Burning love: Loyal owners won't return the Galaxy Note 7, so Samsung is making sure the phone sucks

Samsung is now taking bold steps to get the defective Galaxy Note 7 smartphone out of consumers hands

Published October 26, 2016 6:50PM (EDT)

A damaged Samsung Galaxy Note 7.   (AP/Shawn L. Minter)
A damaged Samsung Galaxy Note 7. (AP/Shawn L. Minter)

Despite a much-publicized factory defect in which the smartphone catches fire and a subsequent recall, owners of Galaxy Note 7 are not returning their smartphones. So Samsung is creating another incentive for them to do so, by making the flawed phones perform worse.

Samsung is releasing a new software update that will limit the battery charge to 60 percent of its full capacity. "The update is the latest measure taken by the company to reduce customer risk and simultaneously drive all remaining Galaxy Note 7 customers in Europe to replace their device immediately," Samsung announced in a press release. Although two-thirds of the Galaxy Note 7 devices in Europe have already been replaced, many customers are happy with their phones and refuse to return them despite the multiple recalls.

This is the second time Samsung has tried this approach, with the first effort occurring on September 13. Samsung’s recall was issued earlier that month in a move that has since been criticized for bypassing the U.S. Consumer Product Safety Commission’s regulators.

The Galaxy Note 7 was notorious for catching on fire because of a defect in the batteries. Cellular phones use lithium ion battery packs for power. These batteries contain highly flammable liquid, so if the battery short-circuits due to a puncture in the sheet of plastic separating the positive and negative sides, electricity flows through the puncture point and heats up the liquid. If this happens too quickly, the battery will explode.

Galaxy Note 7 explosions have so far been linked to fires in a house, a hotel room, a jeep, a garage, and a nightstand.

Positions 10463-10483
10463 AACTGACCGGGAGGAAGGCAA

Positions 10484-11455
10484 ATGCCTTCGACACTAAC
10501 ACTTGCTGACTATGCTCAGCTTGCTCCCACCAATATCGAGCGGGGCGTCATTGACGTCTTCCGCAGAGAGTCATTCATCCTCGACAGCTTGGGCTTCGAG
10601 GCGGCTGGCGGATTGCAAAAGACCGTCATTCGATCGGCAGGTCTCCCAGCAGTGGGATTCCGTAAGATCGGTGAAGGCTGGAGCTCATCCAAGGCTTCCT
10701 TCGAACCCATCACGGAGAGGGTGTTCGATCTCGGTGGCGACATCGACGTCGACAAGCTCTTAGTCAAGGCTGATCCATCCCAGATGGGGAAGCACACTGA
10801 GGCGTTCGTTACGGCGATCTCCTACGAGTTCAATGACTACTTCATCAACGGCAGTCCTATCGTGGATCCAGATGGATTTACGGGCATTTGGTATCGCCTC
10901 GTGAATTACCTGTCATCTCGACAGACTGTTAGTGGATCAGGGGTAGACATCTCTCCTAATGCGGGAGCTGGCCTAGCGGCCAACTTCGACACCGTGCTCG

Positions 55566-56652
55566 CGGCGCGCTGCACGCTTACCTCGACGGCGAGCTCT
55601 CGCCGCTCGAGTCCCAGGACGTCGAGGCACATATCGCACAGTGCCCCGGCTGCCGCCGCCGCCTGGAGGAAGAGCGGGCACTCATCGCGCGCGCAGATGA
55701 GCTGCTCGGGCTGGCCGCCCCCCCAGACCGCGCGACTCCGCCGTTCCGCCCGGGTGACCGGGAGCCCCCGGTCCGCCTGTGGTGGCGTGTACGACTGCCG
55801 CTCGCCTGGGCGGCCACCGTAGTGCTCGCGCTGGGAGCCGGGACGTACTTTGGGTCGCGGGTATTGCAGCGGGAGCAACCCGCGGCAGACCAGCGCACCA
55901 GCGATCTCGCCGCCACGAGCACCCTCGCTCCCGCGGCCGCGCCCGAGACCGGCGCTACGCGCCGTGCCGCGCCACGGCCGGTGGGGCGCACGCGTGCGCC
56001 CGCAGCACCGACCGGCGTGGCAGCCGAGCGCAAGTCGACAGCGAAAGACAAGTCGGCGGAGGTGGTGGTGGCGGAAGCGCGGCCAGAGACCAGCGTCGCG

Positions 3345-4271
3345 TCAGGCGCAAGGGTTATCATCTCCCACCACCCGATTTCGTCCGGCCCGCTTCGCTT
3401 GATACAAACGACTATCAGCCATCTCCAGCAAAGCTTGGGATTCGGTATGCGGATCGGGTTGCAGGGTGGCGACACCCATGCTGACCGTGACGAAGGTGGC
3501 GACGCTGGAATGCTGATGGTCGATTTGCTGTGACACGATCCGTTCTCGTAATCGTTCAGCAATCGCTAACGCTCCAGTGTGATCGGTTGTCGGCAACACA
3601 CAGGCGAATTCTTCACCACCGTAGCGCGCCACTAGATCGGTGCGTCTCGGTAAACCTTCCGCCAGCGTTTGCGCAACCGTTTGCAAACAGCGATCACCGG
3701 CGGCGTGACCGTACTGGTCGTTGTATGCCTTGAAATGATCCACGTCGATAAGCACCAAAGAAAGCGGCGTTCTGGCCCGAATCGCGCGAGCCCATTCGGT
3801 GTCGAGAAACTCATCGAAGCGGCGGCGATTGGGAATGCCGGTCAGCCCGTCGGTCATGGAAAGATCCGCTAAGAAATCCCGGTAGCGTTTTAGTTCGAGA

By Matthew Rozsa

Matthew Rozsa is a professional writer whose work has appeared in multiple national media outlets since 2012 and exclusively at Salon since 2016. His diverse interests are reflected in his interview, including: President Jimmy Carter (1977-1981), Israeli Prime Minister Ehud Barak (1999-2001), animal scientist and autism activist Temple Grandin, inventor Ernő Rubik, comedian Bill Burr ("F Is for Family"), novelist James Patterson ("The President's Daughter"), epidemiologist Monica Gandhi, theoretical cosmologist Janna Levin, voice actor Rob Paulsen ("Animaniacs"), mRNA vaccine pioneer Katalin Karikó, philosopher of science Vinciane Despret, actor George Takei ("Star Trek"), climatologist Michael E. Mann, Washington Gov. Jay Inslee (2013-present), dog cognition researcher Alexandra Horowitz, Libertarian presidential candidate Gary Johnson (2012, 2016), comedian and writer Larry Charles ("Seinfeld"), Democratic vice presidential nominee Joe Lieberman (2000), Ambassador Michael McFaul (2012-2014), economist Richard Wolff, director Kevin Greutert ("Saw VI"), model Liskula Cohen, actor Rodger Bumpass ("SpongeBob Squarepants"), Senator John Hickenlooper (2021-present), Senator Martin Heinrich (2013-present), Egyptologist Richard Parkinson, Rep. Eric Swalwell (2013-present), media entrepreneur Dan Abrams, actor R. J. Mitte ("Breaking Bad"), theoretical physicist Avi Loeb, biologist and genomics entrepreneur William Haseltine, comedian David Cross ("Scary Movie 2"), linguistics consultant Paul Frommer ("Avatar"), Maryland Gov. Martin O'Malley (2007-2015), computer engineer and Internet co-inventor Leonard Kleinrock and right-wing insurrectionist Roger Stone.

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Recalls Samsung Samsung Galaxy Note 7 Smartphone